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Zinkin, L. (1989). The Grail Quest and the analytic setting. Free Associations, 1R(17):39-57.

(1989). Free Associations, 1R(17):39-57

The Grail Quest and the analytic setting

Louis Zinkin

The clinical discipline of psychoanalysis has given rise to a theory which can be applied to other fields of study, such as a piece of literature, and this usually takes the form of psychoanalytic interpretation. The stories, myths and legends of the Grail can be interpreted in this way, but it is also illuminating to reverse this procedure. Analogies work both ways, and the stories can be ‘applied’ and used as a way of understanding what can be called ‘the analytic situation’. Now the psychoanalytic situation, which is usually thought of as the clinical situation in which analyst and analysand are placed, is not easily defined, and it is the very difficulty of defining it with any clarity which leads me to turn to literature, using a very different language, one which knows nothing of psychoanalysis but can nevertheless illuminate it.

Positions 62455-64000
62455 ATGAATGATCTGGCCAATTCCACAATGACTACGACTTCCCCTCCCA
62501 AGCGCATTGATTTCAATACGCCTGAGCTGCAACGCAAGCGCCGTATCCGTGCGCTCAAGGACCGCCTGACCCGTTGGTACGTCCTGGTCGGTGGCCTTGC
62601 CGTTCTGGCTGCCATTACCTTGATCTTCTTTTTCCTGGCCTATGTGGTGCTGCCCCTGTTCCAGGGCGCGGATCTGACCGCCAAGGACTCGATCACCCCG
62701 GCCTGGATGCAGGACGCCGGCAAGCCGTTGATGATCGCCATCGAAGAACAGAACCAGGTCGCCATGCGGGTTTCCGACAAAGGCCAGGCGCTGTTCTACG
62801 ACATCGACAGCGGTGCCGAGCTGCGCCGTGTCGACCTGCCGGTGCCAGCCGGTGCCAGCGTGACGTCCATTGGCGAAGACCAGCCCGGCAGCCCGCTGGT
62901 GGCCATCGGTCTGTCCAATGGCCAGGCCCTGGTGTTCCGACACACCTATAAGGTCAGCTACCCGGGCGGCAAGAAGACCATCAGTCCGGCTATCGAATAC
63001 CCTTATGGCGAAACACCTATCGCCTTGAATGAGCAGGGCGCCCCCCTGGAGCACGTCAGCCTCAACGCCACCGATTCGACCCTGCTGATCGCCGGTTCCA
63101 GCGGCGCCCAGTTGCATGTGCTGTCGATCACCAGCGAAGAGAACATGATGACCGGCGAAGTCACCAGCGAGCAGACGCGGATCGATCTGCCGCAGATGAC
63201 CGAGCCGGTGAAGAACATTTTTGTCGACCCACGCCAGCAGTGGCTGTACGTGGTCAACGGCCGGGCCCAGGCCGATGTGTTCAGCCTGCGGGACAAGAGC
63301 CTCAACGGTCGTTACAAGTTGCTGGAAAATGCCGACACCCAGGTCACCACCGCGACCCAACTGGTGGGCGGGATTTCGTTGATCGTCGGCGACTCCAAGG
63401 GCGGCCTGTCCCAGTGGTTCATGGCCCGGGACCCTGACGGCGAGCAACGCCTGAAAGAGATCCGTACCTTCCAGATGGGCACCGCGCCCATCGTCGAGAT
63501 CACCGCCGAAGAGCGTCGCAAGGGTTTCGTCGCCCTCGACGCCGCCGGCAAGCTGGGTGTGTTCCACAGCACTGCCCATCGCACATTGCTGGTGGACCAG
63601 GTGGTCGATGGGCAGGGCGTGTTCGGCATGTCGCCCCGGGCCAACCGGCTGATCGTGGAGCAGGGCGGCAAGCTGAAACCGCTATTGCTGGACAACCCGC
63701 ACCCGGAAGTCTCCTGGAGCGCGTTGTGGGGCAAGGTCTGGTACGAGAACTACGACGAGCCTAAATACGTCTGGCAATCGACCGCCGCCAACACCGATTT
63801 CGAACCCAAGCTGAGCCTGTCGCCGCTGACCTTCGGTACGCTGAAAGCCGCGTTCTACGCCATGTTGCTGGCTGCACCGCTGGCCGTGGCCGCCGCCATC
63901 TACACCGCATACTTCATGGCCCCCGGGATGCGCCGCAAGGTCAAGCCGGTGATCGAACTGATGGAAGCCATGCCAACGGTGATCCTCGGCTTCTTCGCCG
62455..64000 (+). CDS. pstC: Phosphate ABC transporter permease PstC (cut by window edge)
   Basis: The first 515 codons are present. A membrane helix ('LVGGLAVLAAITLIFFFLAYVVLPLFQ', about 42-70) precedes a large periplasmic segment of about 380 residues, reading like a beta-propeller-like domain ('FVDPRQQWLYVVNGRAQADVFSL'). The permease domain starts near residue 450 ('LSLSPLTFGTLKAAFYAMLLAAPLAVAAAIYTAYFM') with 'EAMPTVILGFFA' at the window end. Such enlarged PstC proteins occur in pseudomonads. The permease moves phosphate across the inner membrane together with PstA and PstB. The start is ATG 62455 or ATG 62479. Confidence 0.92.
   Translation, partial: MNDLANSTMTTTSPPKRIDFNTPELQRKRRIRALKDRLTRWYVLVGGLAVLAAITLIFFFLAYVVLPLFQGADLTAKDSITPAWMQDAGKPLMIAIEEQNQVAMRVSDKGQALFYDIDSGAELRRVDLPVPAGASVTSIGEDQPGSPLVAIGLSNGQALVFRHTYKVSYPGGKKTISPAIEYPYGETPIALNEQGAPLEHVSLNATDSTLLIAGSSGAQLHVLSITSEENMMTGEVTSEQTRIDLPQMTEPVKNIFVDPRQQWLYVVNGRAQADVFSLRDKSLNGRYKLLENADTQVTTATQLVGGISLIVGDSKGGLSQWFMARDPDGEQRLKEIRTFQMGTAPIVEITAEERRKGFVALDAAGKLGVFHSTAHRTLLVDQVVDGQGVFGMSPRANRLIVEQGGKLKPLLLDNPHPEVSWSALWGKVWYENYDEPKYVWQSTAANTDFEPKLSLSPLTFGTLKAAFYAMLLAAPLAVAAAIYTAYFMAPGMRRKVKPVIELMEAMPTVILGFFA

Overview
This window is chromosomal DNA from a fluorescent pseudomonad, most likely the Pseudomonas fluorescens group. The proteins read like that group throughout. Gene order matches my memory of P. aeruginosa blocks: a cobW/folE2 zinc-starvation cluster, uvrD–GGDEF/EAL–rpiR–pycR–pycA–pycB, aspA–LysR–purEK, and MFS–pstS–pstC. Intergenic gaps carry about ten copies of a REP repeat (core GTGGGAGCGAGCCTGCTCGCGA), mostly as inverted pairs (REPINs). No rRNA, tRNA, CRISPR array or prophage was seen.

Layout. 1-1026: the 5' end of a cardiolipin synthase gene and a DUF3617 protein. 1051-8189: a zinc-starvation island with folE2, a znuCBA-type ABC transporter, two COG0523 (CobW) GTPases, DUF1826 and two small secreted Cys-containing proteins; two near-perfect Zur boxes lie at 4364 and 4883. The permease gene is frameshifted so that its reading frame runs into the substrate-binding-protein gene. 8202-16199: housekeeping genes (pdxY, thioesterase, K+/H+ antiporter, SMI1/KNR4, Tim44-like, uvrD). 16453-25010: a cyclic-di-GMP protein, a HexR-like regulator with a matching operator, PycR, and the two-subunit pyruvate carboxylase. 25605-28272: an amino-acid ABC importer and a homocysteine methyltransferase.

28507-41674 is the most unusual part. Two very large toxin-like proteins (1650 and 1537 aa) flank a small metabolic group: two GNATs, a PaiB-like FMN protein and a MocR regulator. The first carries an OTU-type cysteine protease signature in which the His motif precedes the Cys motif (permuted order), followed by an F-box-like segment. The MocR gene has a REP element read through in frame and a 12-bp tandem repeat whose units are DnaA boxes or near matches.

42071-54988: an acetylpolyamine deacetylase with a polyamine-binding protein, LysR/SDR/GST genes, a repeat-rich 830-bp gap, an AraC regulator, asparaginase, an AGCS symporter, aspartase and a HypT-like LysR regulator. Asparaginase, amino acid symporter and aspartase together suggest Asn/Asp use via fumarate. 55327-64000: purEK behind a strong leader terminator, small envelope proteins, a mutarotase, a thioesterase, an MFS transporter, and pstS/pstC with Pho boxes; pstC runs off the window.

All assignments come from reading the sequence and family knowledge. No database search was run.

In the Grail stories we shall see that questioning is more important than answering. The Grail hero, to succeed in his quest, does not have to answer a question — as, for example, Oedipus has to answer the riddle of the Sphinx — but has instead to ask one. The difficulty in defining the analytic situation does not appear until we start asking questions about it.

Does

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